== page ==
Published in the centennial year of the artist’s birth, Romare Bearden: Southern Recollections presents 100 works from more than five decades of Bearden’s career.
Drawn from The Mint Museum and other notable collections, the works in this volume reveal Bearden’s enduring connection to his birthplace, Charlotte, North Carolina, and to the South, an influence that has been largely unexplored in previous publications on Bearden’s art.
Bearden recorded the notions of ritual, and commemorated a lost way of life, as families like his own dispersed across the urban centres of the north east. Drawing on numerous stylistic influences, from African, European and Chinese art, Bearden took the details of particular rites and gave them universal meaning. Among the significant works featured in this volume are selections from The Prevalence of Ritual series, from the 1960’s, in which Bearden combines the flat surfaces and emphasized distortions of collage with wide-ranging stylistic influences to give these works their timeless, almost dreamlike quality.
Colour plates of artworks are presented throughout four essays by leading Bearden scholars. Leslie King-Hammond focuses on the feminist component in Bearden’s art and on the role of iconographic features, such as trains and birds. Glenda Gilmore provides a historical and biographical reading of Bearden’s Southern-themed work. Jae Emerling views Bearden’s work through the lens of post modernism. Mary Lee Corlett examines the way Bearden created variations on prevalent Southern themes and compositions. The volume also contains a preface by Ruth Fine of the National Gallery of Art, Washington, an afterword by Bearden’s biographer, Myron Schwartzman, as well as a selected bibliography and an index.
Mary Lee Corlett is the curatorial assistant in the department of modern prints and drawings at the National Gallery of Art, Washington, D.C.
Jae Emerling is professor of Modern and Contemporary Art at the University of North Carolina, Charlotte.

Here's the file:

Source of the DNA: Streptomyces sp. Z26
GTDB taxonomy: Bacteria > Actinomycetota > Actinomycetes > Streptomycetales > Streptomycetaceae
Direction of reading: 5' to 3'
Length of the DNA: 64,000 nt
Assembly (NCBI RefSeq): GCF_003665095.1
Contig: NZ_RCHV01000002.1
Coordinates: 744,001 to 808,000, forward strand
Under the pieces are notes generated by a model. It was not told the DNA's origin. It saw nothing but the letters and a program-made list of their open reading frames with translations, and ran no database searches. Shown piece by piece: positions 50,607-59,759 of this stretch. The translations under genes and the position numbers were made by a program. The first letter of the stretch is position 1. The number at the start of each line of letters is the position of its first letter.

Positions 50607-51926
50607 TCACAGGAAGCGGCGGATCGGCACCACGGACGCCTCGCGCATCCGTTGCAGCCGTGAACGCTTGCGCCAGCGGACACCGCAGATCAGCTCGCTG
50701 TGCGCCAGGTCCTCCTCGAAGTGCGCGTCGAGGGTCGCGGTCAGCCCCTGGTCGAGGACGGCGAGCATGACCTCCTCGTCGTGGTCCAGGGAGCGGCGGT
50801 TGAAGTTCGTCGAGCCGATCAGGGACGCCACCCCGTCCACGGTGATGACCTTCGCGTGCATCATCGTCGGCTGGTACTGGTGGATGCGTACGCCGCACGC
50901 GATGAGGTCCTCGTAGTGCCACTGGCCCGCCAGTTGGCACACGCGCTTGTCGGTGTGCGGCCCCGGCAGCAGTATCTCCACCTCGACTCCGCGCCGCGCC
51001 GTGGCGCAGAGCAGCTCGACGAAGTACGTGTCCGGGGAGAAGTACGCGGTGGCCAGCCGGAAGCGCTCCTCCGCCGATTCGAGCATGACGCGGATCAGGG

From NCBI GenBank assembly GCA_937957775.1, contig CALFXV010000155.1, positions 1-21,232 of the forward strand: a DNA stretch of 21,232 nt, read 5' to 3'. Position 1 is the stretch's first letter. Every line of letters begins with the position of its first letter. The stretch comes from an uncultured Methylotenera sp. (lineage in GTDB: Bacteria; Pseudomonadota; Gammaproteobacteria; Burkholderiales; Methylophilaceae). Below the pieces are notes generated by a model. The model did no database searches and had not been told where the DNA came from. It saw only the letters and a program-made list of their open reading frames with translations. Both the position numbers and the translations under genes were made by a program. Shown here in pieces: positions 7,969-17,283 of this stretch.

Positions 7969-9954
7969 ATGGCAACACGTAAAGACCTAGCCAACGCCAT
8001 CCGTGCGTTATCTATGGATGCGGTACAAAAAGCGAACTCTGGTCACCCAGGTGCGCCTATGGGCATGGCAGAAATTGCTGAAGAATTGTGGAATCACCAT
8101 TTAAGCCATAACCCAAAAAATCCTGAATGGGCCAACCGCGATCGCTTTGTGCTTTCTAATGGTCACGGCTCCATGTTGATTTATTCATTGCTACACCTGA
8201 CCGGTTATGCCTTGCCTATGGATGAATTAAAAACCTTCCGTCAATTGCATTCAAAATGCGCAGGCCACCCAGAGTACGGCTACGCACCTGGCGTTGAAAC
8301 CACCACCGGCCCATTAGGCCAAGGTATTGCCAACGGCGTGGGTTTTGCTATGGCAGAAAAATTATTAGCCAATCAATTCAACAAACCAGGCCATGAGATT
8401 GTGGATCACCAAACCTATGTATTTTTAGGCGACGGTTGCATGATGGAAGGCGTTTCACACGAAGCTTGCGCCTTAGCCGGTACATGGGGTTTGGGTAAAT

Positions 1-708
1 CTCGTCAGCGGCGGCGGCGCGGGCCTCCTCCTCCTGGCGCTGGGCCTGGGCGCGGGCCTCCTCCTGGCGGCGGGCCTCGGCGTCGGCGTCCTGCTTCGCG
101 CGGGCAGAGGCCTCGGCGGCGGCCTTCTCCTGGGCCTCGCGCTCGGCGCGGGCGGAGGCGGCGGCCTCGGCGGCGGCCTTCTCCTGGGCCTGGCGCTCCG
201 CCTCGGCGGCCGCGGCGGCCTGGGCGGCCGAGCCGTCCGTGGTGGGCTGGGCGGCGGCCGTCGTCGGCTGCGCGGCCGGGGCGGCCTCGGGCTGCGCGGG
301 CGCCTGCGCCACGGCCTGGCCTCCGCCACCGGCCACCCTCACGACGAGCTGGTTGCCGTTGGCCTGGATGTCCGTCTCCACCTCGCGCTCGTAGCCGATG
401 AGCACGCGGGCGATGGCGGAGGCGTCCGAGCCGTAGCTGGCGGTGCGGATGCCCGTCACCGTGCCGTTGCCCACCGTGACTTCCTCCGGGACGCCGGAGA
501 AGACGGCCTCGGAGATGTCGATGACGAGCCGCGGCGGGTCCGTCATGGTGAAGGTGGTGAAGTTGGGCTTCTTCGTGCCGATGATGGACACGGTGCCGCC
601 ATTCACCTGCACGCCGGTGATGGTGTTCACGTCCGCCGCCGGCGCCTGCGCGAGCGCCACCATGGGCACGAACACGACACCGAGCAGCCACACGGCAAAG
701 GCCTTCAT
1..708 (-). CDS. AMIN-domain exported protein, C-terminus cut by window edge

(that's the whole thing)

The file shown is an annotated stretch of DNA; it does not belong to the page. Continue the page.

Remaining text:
Glenda Gilmore is the Peter V. and C. Vann Woodward Professor of History, African American Studies, and American Studies at Yale University.
Leslie King-Hammond is the Graduate Dean Emeritus, Maryland Institute College of Art and Founding Director of the Center for Race and Culture in Baltimore, Maryland.
Carla Hanzal is an independent curator and consultant, and former curator of Contemporary Art at The Mint Museum.
Ruth Fine is the recently retired curator of special projects in modern art at the National Gallery of Art, Washington, DC.
Myron Schwartzman is Professor Emeritus of Journalism at Baruch College of The City University of New York.
Table of Contents
- Foreword – Dr. Kathleen V. Jameson
- Acknowledgments – Carla M. Hanzal
- Lenders to the Exhibition
- Untitled Poem – Romare Bearden
- Preface – Ruth Fine
- Introduction – Carla M. Hanzal
- Romare Bearden’s Mecklenburg Memories – Glenda Elizabeth Gilmore
- On the Image of Bearden – Jae Emerling
- Bearden’s Crossroads: Modernist Roots/Riffing Traditions – Leslie King-Hammond
- No Star is Lost at All: Repetition Strategies in the Art of Romare Bearden – Mary Lee Corlett
- Afterword – Myron Schwartzman
- Chronological List of Works in the Exhibition
- Selected Bibliography
- Reproduction and Photography Credits